MIL-STD-498 o o o Created by U. S. Navy in 1994 Consolidated multiple U. MIL-STD-498 o o o Created by U. S. Navy in 1994 Consolidated multiple U. S. Do. D standards Software process and documentation standard U. S. Department of Defense. (1994). Military standard: Software development and documentation (MIL-STD-498). Arlington, VA: Space and Naval Warfare Center (SPAWAR). 9

ISO-15288 o o o Created by ISO/IEC around 2002 Standardization of international practices Meant ISO-15288 o o o Created by ISO/IEC around 2002 Standardization of international practices Meant for complex, computer-based systems International Organization for Standardization/International Electrotechnical Commission. (2002). Standard for systems engineering: System life cycle processes (ISO/IEC 15288). Geneva, Switzerland: Author. 10

CMMI o o o Created by the SEI in 2002 Merger of SW-CMM, SA-CMM, CMMI o o o Created by the SEI in 2002 Merger of SW-CMM, SA-CMM, IPD-CMM, etc. Used for systems engineering process improvement CMMI Product Team. (2006). CMMI for development version 1. 2 (CMU/SEI-2006 -TR-008). Pittsburg, PA: Software Engineering Institute. 11

Do. D Acquisition Lifecycle o o o Created by the U. S. Do. D Do. D Acquisition Lifecycle o o o Created by the U. S. Do. D around 2003 Latest evolution of acquisition best practices Meant for large-scale, multi-billion weapon systems DAU. (2009). Integrated defense acquisition, technology, and logistics life cycle management framework. Retrieved October 9, 2009, from https: //acc. dau. mil/ifc 12

Systems Engineering Benefits o o o Study funded by Australian defense institute Almost 44 Systems Engineering Benefits o o o Study funded by Australian defense institute Almost 44 programs studied from 2001 to 2004 Systems engineering minimizes schedule overruns Honour, Eric C. (2009). Demographics in measuring systems engineering return on investment (SE-ROI). Proceedings of the Joint 19 th Annual International Symposium of INCOSE/Third Asia-Pacific Conference on Systems Engineering (INCOSE/APCOSE 2009), Singapore. 13

Systems Engineering Studies o o o U. S. Air Force Center for Systems Engineering Systems Engineering Studies o o o U. S. Air Force Center for Systems Engineering Case studies of 9 major U. S. Air Force Programs had significant cost and technical issues Air Force Institute of Technology (AFIT). (2009). Systems engineering case studies. Retrieved October 19, 2009, from http: //www. afit. edu/cse/cases. cfm 14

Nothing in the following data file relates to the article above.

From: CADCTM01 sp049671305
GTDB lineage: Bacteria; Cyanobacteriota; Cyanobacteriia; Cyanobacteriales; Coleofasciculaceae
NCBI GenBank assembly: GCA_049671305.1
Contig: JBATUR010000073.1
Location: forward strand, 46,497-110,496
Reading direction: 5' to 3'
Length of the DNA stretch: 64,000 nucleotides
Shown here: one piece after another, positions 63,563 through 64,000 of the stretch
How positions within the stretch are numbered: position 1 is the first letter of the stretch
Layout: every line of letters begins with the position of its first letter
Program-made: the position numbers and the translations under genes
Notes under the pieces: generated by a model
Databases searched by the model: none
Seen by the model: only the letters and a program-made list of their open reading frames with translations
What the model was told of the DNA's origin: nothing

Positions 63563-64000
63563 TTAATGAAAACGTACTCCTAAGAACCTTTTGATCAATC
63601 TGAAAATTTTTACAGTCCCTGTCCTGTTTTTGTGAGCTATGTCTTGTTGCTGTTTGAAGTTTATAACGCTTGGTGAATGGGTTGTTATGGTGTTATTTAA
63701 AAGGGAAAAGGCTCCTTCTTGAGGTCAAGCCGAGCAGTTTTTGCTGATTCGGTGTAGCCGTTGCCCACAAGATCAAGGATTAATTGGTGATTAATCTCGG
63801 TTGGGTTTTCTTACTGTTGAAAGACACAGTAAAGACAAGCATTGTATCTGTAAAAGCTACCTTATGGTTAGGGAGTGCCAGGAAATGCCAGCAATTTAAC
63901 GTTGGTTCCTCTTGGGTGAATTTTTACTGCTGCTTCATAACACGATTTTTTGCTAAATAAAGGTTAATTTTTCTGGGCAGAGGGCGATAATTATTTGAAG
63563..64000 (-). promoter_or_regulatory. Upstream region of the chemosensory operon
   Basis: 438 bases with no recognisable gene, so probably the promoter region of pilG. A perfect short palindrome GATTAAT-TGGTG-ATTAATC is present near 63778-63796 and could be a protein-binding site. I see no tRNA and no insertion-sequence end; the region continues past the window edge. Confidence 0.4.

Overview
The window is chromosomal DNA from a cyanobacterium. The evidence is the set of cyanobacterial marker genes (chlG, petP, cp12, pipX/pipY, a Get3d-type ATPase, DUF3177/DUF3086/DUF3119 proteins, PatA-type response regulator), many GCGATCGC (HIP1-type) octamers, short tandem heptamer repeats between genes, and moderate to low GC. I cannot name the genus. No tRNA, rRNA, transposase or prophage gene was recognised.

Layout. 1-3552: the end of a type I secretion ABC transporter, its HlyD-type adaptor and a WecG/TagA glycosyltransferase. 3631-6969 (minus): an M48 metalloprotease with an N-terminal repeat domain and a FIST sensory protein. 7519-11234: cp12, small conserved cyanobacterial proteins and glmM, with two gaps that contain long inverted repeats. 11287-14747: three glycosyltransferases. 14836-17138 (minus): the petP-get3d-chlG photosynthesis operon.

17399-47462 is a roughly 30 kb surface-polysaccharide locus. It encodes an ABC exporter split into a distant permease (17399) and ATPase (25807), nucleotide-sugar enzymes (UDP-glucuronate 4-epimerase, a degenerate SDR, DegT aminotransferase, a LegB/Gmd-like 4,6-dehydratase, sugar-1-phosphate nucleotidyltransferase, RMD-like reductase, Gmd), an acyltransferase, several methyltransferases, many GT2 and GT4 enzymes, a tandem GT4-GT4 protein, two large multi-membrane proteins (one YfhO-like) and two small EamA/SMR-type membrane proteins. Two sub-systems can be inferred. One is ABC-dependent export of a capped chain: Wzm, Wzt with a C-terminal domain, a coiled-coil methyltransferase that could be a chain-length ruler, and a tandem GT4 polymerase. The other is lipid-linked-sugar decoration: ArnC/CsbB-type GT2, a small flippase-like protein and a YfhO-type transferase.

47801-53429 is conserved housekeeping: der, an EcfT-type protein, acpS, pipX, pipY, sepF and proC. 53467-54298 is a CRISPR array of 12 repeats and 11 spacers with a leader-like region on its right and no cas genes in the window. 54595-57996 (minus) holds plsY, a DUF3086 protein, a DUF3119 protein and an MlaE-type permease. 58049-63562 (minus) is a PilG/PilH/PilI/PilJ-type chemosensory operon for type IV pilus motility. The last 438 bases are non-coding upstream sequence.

Agenda Introduction Systems Engineering Challenges Lean Systems Engineering Agile Systems Engineering Agile Systems Engineering Agenda Introduction Systems Engineering Challenges Lean Systems Engineering Agile Systems Engineering Agile Systems Engineering Summary Practices Scaling Testing Value 15

What is a Challenge? o Chal-lenge (chăl-'ənj): Contest, competition, fight, defy, confront, or dispute; What is a Challenge? o Chal-lenge (chăl-'ənj): Contest, competition, fight, defy, confront, or dispute; To question n n 21 st century systems are more software-intensive and highly-complex with numerous invisible parts Technology is evolving at an exponential rate of change which severely limits the planning horizon Global competitiveness has intensified and new military threats are rapidly emerging all of the time Customers have unpredictable needs and necessitate decision-making flexibility throughout the program Today’s post-industrial information age knowledge workers need new systems engineering approaches 16

Information Age o o o U. S. is no longer an industrial-age nation U. Information Age o o o U. S. is no longer an industrial-age nation U. S. part of a group of post-industrial countries U. S. consists of information-age knowledge workers Bell, D. (1999). The coming of post industrial society. New York, NY: Basic Books. 17

System Complexity is Growing o o o 21 st century systems are becoming more System Complexity is Growing o o o 21 st century systems are becoming more complex Number of physical parts are becoming smaller Nano-circuitry and software hide complexity Moody, J. A. , et al. (1997). Metrics and case studies for evaluating engineering designs. Upper Saddle River, NJ: Prentice-Hall. 18